The offshore speed boat he was lowering touched the waves and Ibrahim slowed the winch. The massive boat, nearly fifteen meters long, was big and tough but it wouldn’t take it well if the waves slapping the ship’s side overwhelmed it or it slammed into the freighter’s hull.
Hiding the damned things had been bad enough. If Ibrahim had had his way the boats would have been locally purchased; there were many such in the area. It would have been a joke straight from Allah to buy them from the American government. The Americans often seized such boats running drugs in this area and just as often sold them back to the drug runners at auction.
Instead, these had been purchased in Europe, shipped in one of the many freighters owned by the Movement to Africa, transferred to another and transferred again to Ibrahim’s ship, carefully secured out of sight in the hold. The transfer had been effected in West Africa in a port notorious for its lax customs. If anyone had noticed the midnight transfer no word had come to the Movement.
Now it was Ibrahim’s job to get the damned thing into the water without it smashing against the side of the moving ship or being swamped by a wave.
It was down and he waved to the men on the boat to unhook. They had better get that one right; if one of them slipped over the side they were likely to be crushed between the two vessels. And even if they were not, the ship was not going to stop. Once this boat was in the water it could pick up anyone overboard. Until then, though…
The fedayeen, though, did the job right. Allah knows, Ibrahim had been careful enough in his instructions. First the young man, a Yemeni with some small boat experience, started the engine and unhooked the rear connection. Very important. If he’d unhooked the front, the boat would have spun in place and probably swamped or been pulled under the ship. Starting the engine was only good sense before casting off. Only when it was free did he make his way forward, carefully crawling over the broad, flat expanse of the front surface, and unhook the front connection. They were both fast connections with lanyards to release them. The front connection was under massive tension and sprung back with a twanging sound, striking the side of the ship hard enough Ibrahim knew he’d need to check it before the next boat was released.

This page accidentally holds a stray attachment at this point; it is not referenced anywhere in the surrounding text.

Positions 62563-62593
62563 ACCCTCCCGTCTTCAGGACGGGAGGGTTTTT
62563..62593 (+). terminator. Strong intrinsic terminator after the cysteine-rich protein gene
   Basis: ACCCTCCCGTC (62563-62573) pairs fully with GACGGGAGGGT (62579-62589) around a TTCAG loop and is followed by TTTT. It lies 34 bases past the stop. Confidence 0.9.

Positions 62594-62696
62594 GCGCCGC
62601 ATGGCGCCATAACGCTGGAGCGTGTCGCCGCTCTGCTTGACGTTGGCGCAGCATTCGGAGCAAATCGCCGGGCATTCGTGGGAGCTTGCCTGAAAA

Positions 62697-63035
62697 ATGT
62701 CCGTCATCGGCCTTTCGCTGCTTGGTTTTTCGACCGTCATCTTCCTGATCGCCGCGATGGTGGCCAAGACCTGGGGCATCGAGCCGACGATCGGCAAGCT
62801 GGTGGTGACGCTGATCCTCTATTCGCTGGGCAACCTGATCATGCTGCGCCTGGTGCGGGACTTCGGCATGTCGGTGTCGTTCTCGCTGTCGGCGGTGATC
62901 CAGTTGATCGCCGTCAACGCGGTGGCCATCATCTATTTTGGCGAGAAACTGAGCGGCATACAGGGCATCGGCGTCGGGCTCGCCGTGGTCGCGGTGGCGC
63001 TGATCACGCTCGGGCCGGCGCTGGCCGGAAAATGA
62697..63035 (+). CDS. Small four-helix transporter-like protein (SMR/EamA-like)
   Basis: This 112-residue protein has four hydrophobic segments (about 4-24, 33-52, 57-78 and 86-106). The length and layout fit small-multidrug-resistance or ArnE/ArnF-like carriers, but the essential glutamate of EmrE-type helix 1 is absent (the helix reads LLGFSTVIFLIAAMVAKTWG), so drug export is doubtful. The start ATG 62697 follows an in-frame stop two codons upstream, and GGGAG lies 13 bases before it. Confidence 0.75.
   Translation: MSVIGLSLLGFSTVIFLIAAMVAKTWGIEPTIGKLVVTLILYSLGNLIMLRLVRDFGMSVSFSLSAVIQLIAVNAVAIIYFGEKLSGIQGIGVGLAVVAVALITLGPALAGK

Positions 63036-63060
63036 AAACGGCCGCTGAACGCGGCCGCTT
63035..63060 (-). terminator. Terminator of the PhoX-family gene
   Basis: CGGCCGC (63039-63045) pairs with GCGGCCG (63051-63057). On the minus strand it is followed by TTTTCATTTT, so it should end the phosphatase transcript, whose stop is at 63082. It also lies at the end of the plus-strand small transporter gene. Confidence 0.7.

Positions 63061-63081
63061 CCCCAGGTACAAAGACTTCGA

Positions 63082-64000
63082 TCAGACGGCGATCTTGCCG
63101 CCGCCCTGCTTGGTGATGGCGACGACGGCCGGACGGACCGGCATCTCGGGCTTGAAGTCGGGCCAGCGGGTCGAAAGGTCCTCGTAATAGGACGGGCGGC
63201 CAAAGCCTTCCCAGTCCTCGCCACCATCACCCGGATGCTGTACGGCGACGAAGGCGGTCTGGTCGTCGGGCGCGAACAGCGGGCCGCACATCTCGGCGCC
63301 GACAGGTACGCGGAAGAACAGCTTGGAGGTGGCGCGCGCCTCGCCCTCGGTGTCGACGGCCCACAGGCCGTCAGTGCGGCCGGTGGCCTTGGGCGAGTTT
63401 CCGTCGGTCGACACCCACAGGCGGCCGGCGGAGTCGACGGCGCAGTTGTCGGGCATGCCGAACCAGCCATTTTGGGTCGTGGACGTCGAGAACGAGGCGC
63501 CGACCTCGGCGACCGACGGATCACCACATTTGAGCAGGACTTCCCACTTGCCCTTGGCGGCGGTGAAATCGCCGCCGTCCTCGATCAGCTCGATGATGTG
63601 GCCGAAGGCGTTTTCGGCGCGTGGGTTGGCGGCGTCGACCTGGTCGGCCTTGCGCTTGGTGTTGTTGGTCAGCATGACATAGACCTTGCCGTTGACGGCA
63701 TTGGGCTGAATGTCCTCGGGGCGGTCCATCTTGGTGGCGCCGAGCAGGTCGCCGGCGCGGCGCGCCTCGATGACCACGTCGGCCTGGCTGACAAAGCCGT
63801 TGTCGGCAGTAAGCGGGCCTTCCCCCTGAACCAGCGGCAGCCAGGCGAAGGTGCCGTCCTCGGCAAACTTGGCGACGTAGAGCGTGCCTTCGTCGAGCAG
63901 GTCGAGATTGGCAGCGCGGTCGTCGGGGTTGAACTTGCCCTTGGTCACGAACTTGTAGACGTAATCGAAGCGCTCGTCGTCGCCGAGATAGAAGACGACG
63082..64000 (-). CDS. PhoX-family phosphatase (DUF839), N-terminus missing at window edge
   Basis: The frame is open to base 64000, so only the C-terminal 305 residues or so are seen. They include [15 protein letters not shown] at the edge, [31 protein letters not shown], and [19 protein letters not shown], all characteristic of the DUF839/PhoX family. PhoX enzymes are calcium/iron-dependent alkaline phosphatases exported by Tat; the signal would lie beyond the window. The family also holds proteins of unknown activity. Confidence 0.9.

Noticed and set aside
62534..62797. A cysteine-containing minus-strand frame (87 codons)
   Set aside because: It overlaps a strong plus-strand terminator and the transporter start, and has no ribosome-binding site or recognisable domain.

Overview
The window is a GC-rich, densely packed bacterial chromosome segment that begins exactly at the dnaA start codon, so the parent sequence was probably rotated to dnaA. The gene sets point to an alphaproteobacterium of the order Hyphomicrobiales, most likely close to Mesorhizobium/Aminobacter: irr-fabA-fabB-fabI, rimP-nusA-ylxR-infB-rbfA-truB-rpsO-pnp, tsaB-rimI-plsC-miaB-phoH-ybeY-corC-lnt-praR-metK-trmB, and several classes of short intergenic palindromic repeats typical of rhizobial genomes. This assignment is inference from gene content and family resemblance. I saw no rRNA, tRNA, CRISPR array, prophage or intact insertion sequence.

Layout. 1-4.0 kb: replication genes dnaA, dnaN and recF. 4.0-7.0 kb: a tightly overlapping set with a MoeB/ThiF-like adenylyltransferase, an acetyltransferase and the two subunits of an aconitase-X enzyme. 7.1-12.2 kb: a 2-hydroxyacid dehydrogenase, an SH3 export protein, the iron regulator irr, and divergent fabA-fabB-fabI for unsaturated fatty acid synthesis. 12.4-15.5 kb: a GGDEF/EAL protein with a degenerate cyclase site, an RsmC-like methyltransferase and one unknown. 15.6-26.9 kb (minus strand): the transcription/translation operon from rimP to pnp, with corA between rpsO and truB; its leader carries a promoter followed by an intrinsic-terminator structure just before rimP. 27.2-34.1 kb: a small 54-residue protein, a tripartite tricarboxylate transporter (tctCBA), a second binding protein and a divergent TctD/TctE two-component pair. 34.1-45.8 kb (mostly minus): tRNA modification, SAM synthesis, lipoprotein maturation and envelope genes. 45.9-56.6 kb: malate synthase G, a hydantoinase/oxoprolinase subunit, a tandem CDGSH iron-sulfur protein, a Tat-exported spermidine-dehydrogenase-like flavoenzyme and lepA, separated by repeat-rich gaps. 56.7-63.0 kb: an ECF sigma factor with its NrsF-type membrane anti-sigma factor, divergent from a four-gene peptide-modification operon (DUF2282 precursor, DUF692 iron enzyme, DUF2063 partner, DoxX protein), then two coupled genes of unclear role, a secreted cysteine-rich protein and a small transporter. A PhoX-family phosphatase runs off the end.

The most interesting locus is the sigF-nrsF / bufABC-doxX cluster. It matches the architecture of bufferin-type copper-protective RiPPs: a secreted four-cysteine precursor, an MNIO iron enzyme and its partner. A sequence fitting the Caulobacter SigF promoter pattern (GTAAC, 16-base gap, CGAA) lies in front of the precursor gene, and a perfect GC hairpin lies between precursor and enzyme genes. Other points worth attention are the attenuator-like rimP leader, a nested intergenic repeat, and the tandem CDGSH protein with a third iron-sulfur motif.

It took nearly an hour before the five boats were in the water, following the ship in a long string; then came the last, and strangest, part.
A crew of fedayeen had been working on one of the surface containers, a standard shipping container carried on the deck. The fedayeen had fitted the container with a set of pontoons and a cable. The cable was attached to a massive steel plate.
The steel plate had to be suspended over the side, first, then the container swung out.
Ibrahim couldn’t handle both of the winches for this one. The commander of the mission was on the main crane, holding up the container, while Ibrahim handled a smaller crane that lifted the plate. With both of them swung over the side, the ship was listing by nearly seven degrees, but it wouldn’t stay that way long.
Ibrahim released the connections on the steel plate and it splashed into the water, the cable attached to the bottom of the container spinning out furiously. A bare moment later the container splashed into the briny deeps, floated for a moment on the surface, supported by its pontoons, then was snatched under like a fishing bobber. All that was left was a trail of bubbles.
“You have done well, Ibrahim,” the commander of the fedayeen contingent said as the bosun climbed out of the seat of the winch.